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Friday, June 11, 2004

UK'S MINI NUKES With the issue of Iran on my mind I turned my attention to nuclear weapons. And I remembered reading about the plans for the UK to field mini-nukes.
Amusingly enough I had called for this a long time ago. In my mock election manifesto I produced for my own pleasure during the 2001 Commons elections campaign, now a good three years ago, I wrote that:
We will work on building a new independent deterrent. This would carry a smaller warhead than the current Tridents. The current weapons, should they be used, would inevitably entail such large collateral damage and civilian deaths, that their use would be an ethical dilemma. In return they should be mad more accurate, for there could be extreme circumstances in which such a nuclear device would be the only effective weapon to halt an attack on the UK and its interests.
Most readers will presumably say: "Yes, but who are we threatened by?" I would direct them to my post on Iran, that I have since made some amends for. While I must make it absolutely clear that I don't favour nuking Iran, I think it serves as an illustration that such weaponry would not just be a big shiny new toy for the defence boys, but has a concept behind it that is embedded in an only too real security environment.
For an explanation from a professional, rather than my armchair strategy logic, see Keith B. Payne making the case for the US; but effectively it also counts for the UK:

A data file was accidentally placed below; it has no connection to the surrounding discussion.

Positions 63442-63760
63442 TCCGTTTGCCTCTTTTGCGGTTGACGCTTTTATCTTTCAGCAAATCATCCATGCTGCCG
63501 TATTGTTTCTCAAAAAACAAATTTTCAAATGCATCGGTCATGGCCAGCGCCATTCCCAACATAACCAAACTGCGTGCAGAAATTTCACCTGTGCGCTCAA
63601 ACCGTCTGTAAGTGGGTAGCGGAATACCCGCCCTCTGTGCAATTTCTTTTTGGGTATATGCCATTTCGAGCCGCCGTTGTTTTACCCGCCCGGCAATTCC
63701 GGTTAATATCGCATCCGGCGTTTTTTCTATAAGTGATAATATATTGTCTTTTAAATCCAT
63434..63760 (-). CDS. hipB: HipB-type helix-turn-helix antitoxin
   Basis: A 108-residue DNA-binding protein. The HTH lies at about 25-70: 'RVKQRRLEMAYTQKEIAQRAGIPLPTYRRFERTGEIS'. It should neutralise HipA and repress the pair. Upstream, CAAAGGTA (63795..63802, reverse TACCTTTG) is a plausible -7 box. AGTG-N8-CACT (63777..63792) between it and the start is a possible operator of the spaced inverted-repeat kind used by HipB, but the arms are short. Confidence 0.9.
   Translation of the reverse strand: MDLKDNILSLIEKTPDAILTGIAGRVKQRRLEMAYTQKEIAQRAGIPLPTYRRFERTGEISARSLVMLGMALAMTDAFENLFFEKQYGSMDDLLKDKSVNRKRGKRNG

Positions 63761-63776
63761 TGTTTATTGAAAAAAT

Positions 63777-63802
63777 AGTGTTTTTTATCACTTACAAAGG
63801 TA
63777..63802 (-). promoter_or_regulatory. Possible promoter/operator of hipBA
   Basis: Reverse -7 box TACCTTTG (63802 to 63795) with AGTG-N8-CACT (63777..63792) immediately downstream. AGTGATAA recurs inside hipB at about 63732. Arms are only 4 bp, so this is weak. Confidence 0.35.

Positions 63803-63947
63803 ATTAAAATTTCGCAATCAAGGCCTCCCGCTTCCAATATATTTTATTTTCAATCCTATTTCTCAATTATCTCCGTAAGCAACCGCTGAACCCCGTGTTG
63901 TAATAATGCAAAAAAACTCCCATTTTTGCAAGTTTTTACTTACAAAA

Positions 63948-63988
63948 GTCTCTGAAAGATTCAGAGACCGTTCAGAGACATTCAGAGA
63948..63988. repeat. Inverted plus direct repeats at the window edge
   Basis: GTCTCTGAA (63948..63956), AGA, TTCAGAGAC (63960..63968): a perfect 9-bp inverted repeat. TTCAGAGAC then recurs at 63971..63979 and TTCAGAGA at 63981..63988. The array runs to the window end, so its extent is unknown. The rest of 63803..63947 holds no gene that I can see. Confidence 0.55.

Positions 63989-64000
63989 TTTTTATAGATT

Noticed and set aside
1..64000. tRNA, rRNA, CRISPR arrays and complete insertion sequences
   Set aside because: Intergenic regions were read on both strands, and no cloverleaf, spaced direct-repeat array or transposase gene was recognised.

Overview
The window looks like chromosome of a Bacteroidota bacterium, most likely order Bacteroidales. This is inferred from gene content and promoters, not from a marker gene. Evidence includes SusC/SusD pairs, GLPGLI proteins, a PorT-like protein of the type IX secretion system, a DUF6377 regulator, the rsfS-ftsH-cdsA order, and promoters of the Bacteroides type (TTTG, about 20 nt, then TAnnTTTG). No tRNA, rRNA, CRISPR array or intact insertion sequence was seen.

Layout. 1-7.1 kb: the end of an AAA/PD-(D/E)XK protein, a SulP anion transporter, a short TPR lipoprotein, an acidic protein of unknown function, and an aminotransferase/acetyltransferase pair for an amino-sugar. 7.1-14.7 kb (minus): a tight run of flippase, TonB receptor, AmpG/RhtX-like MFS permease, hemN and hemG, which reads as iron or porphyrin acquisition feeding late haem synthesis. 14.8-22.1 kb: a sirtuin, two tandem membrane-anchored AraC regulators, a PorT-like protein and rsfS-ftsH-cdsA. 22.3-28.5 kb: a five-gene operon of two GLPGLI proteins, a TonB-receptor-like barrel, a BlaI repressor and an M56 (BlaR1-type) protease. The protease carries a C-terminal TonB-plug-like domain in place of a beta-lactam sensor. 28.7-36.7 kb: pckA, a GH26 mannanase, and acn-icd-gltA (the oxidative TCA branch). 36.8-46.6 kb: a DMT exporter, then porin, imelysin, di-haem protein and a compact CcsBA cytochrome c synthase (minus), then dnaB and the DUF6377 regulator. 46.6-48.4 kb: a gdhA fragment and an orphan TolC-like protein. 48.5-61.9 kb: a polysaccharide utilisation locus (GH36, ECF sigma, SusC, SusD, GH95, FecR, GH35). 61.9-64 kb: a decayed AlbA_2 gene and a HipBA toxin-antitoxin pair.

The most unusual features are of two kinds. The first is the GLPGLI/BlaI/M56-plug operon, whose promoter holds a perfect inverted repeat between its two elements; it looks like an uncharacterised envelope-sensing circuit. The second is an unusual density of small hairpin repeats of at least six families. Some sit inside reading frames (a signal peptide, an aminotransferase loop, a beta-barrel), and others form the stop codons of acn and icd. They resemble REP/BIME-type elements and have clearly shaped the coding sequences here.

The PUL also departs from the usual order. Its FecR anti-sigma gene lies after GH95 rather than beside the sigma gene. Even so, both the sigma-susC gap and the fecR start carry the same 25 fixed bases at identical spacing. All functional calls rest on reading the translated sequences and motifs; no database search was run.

Effective deterrent threats must be credible to the opponent. Unfortunately, leaders of terrorist states and tyrants who recognize the appropriate priority we place on avoiding civilian casualties may not believe U.S. deterrent threats that would produce the high yields and moderate accuracies of the remaining Cold War arsenal.
Aggressors typically search for any rationale to believe what they most want — that their aggression will not generate strong opposition or entail high costs to themselves. We don't want the technical character of our forces to provide such leaders with a rationale for dismissing the credibility of our deterrents. Should future U.S. deterrent-threat options incorporate low yields and precision accuracies, they could help deter our opponents' use of WMD by minimizing the prospect that they will doubt us.
In other words, precision, low-yield weapons could potentially strengthen our capability to deter nuclear and other WMD attacks without the risk of lowering the nuclear threshold in a president's thinking. And, ultimately, if an enemy's attack is so extreme that nuclear retaliation is warranted, shouldn't the president have a response option that incorporates very low-yield and precision accuracy?

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